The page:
Publication Date



Open access

Embargo Period


Degree Type

Doctoral Essay

Degree Name

Doctor of Musical Arts (DMA)


Vocal Performance (Music)

Date of Defense


First Committee Member

Esther Jane Hardenbergh

Second Committee Member

Alan Johnson

Third Committee Member

Judy Marchman

Fourth Committee Member

Timothy Conner


Research continuously acknowledges mindfulness—the practice of purposefully, nonjudgmentally paying attention in the present moment —as a technique to reduce anxiety, improve attention and working memory, and overall enhance physical, mental, and emotional wellbeing. While the college years are often tumultuous, mindfulness can be a viable means of reducing student anxiety while enhancing one’s learning experience, particularly for the highly demanding lifestyles of music students. Musicians who undergo mindfulness training have reported reduced performance anxiety, increased performance quality, more focused practices, and improved positive affect, among other published results. Mindfulness may be especially beneficial for musicians who are singers, who require heightened physical awareness and psychological resilience to perform successfully. Despite these advantages, few institutions regularly offer courses or training in mindfulness or related mental performance skills. Private voice teachers have an opportunity to bridge this gap in their studios. This essay presents a case study that incorporated formal mindfulness practice into the voice lessons of three music majors. The purpose of this study was to investigate if mindfulness enhanced the students’ experience of learning vocal technique, as well as if it reduced students’ general anxiety. The results were gathered using both quantitative scales and open-ended interviews, and they suggested that mindfulness did reduce general anxiety and enhance students’ learning experience, particularly by improving focus and stress management coping skills. Some results suggest that mindfulness was particularly beneficial for learning vocal technique, but further research is needed to form a strong conclusion. Overall, this study can be used as a model for voice teachers who wish to proactively address aspects of mental performance with their students.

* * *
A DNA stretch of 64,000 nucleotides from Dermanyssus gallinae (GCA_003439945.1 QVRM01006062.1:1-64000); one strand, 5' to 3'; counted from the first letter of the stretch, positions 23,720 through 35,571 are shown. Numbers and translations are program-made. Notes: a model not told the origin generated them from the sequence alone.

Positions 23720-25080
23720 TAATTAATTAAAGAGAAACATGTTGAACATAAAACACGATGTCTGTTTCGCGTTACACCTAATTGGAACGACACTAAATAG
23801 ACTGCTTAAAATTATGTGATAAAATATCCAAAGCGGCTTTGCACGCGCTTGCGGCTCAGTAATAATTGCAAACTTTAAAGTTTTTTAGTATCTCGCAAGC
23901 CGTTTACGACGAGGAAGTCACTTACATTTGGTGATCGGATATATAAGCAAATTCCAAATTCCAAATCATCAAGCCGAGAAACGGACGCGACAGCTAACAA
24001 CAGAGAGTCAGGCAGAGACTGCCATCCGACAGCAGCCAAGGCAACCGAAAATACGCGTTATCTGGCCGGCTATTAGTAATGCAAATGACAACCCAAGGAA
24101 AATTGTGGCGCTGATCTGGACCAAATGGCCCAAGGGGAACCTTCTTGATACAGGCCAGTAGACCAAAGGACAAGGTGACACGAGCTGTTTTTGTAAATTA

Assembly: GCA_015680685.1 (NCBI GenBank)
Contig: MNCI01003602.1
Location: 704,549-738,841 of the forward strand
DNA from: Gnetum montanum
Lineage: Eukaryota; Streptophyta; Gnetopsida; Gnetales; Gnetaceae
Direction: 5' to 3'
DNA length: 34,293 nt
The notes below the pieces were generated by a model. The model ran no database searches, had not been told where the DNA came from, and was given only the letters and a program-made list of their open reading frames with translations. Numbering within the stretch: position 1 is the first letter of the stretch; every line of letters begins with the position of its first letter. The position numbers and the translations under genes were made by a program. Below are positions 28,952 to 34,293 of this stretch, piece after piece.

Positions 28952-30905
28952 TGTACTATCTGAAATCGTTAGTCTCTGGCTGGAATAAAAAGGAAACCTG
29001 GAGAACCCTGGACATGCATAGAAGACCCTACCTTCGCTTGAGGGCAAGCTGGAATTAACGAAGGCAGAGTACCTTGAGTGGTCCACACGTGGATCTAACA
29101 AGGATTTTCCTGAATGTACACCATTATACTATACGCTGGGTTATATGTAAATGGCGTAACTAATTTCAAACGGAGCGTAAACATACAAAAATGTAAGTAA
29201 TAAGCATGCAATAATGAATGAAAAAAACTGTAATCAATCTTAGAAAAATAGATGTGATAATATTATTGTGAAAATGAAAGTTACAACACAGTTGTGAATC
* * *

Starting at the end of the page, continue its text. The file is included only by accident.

mindfulness; voice; singing; anxiety; learning; vocal pedagogy